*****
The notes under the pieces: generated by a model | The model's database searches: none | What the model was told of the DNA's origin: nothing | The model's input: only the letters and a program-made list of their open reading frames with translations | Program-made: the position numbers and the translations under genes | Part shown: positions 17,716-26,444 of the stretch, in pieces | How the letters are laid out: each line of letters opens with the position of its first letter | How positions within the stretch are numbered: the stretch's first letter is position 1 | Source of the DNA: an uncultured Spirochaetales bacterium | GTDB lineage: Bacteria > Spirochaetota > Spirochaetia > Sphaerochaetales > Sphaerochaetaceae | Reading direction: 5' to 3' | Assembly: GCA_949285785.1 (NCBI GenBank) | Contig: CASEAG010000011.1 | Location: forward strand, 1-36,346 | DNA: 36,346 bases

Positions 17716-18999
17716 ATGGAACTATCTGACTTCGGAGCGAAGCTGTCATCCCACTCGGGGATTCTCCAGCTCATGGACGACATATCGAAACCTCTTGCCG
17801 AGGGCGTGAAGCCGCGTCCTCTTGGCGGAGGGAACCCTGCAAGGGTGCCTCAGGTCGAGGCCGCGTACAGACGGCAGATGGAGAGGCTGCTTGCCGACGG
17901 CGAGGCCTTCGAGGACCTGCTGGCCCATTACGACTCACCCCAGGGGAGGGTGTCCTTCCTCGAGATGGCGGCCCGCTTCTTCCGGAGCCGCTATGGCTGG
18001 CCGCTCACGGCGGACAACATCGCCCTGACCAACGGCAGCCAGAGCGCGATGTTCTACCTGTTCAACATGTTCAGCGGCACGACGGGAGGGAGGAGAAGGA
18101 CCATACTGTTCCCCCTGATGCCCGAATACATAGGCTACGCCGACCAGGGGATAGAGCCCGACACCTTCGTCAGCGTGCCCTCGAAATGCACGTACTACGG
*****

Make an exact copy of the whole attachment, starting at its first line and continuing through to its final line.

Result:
The notes under the pieces: generated by a model | The model's database searches: none | What the model was told of the DNA's origin: nothing | The model's input: only the letters and a program-made list of their open reading frames with translations | Program-made: the position numbers and the translations under genes | Part shown: positions 17,716-26,444 of the stretch, in pieces | How the letters are laid out: each line of letters opens with the position of its first letter | How positions within the stretch are numbered: the stretch's first letter is position 1 | Source of the DNA: an uncultured Spirochaetales bacterium | GTDB lineage: Bacteria > Spirochaetota > Spirochaetia > Sphaerochaetales > Sphaerochaetaceae | Reading direction: 5' to 3' | Assembly: GCA_949285785.1 (NCBI GenBank) | Contig: CASEAG010000011.1 | Location: forward strand, 1-36,346 | DNA: 36,346 bases

Positions 17716-18999
17716 ATGGAACTATCTGACTTCGGAGCGAAGCTGTCATCCCACTCGGGGATTCTCCAGCTCATGGACGACATATCGAAACCTCTTGCCG
17801 AGGGCGTGAAGCCGCGTCCTCTTGGCGGAGGGAACCCTGCAAGGGTGCCTCAGGTCGAGGCCGCGTACAGACGGCAGATGGAGAGGCTGCTTGCCGACGG
17901 CGAGGCCTTCGAGGACCTGCTGGCCCATTACGACTCACCCCAGGGGAGGGTGTCCTTCCTCGAGATGGCGGCCCGCTTCTTCCGGAGCCGCTATGGCTGG
18001 CCGCTCACGGCGGACAACATCGCCCTGACCAACGGCAGCCAGAGCGCGATGTTCTACCTGTTCAACATGTTCAGCGGCACGACGGGAGGGAGGAGAAGGA
18101 CCATACTGTTCCCCCTGATGCCCGAATACATAGGCTACGCCGACCAGGGGATAGAGCCCGACACCTTCGTCAGCGTGCCCTCGAAATGCACGTACTACGG